This article explores and elucidates the problems and processes involved in conceptualizing interior architecture for single-room micro-dwellings in urban Vancouver as part of the Ninety Square Foot Space project at Emily Carr University of Art + Design. Solutions were developed based off of existing, client-built nine by ten foot rental spaces in downtown Vancouver. We focused our efforts on problem definition and re-framing, and identified the multiple stakeholders involved and their differing interests, in order to discern a feasible intersection within which to design. The intent of this project was to reconcile the issue of adding the basic furniture required for practical living (bed, couch, desk/table) while retaining ninety square feet of usable space. The resulting prototype seeks to offer a design solution that may be utilized in future rental developments as a means of increasing the number of affordable, small-space living environments in urban centres.
Vancouver is home to a wide variety of inhabitants including locals, tourists, students, business people, and working class people. The living spaces available in the downtown core often remain inaccessible to students and working class people due to the economics of the area. Our client, Instafund, is targeting this gap in partnership with Emily Carr students to retrofit existing, single-room accommodations with furniture installations that will better use these spaces to meet the needs of lower-to-middle income inhabitants.
Third-year design students working in teams of three were challenged to develop full-scale prototypes of built-in (non-removable) furniture or architecture. The resulting design had to meet the needs of not only the client, but also the intended target user. If successful in the eyes of the client, the system may be implemented in two existing locations owned by the client, thereby refitting a total of 150 one-room tenancy facilities with the newly redesigned furniture or architecture.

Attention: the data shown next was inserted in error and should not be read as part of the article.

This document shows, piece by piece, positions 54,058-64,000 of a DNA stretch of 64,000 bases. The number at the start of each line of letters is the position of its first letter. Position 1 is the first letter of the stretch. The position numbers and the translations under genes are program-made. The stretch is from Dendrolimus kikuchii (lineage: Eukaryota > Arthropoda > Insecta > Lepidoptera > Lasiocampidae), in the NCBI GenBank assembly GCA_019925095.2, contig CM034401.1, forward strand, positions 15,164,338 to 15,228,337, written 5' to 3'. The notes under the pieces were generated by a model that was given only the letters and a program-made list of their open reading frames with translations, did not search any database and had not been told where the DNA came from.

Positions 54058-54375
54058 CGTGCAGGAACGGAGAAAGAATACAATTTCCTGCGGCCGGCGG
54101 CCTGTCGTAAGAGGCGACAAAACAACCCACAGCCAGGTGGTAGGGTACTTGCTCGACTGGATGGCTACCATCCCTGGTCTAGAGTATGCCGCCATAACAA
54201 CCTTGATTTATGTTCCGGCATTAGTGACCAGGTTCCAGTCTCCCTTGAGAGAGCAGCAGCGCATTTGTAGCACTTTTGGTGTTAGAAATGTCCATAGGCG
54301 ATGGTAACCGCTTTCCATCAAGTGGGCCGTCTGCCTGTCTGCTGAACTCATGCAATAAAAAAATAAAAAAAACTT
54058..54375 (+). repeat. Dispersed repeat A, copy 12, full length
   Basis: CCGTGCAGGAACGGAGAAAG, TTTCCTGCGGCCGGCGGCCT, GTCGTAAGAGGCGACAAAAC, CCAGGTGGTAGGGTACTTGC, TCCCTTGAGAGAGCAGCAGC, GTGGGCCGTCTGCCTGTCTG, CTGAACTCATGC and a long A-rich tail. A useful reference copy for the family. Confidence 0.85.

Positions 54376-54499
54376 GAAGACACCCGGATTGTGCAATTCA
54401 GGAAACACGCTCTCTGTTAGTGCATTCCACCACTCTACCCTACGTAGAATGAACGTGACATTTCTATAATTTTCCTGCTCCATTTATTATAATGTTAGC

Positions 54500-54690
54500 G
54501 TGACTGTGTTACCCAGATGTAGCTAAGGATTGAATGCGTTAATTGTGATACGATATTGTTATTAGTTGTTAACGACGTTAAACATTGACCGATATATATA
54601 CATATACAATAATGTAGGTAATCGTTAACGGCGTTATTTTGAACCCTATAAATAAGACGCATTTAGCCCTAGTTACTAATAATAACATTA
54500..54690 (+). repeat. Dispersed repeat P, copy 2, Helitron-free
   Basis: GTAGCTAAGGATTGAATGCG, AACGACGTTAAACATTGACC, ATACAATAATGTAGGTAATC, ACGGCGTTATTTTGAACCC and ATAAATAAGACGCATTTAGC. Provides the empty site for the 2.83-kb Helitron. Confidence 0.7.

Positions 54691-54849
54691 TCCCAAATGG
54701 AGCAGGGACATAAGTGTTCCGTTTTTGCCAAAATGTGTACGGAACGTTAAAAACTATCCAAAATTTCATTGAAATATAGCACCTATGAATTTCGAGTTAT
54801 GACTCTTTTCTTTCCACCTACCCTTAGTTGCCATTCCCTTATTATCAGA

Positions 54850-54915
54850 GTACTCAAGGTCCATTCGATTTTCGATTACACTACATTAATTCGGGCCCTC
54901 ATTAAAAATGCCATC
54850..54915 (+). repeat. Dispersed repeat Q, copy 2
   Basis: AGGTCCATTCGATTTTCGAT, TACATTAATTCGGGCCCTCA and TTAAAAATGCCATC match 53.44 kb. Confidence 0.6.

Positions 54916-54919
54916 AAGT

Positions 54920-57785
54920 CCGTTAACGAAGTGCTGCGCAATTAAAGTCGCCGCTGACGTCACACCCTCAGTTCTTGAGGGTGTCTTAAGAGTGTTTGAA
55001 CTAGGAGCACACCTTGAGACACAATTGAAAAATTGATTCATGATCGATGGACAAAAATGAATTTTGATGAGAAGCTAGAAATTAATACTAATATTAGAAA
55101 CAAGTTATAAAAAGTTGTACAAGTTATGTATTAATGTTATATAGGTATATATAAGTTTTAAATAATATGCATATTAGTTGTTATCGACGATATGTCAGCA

Defining the problem
As these redesigned spaces must fit within the rental system in place, our team adopted Susan Squires’ concept of “uncover[ing] and understand[ing] the cultural system that frames human action to provide direction for creating” our proposed solution. This meant identifying and understanding the multiple stakeholders (or different interest groups) involved in the system through the use of discovery research. These primary interest groups can be identified as follows: the property owner (client), tenants (users), and contractors/maintainers (secondary users).
Preliminary research revealed that each interest group possesses its own unique set of problems and needs; as Richard Buchanan states, the “designer’s task is to identify those conditions precisely and then calculate a solution.” The challenge involved in formulating a solution for these distinct groups is that the interests of each do not entirely correspond. Through our research however, we were able to identify some of the issues that were common to each group. These commonalities included the square footage of the spaces, the feasibility and usability for all parties involved, the efficiency of the space and materials used, and the cost for all parties.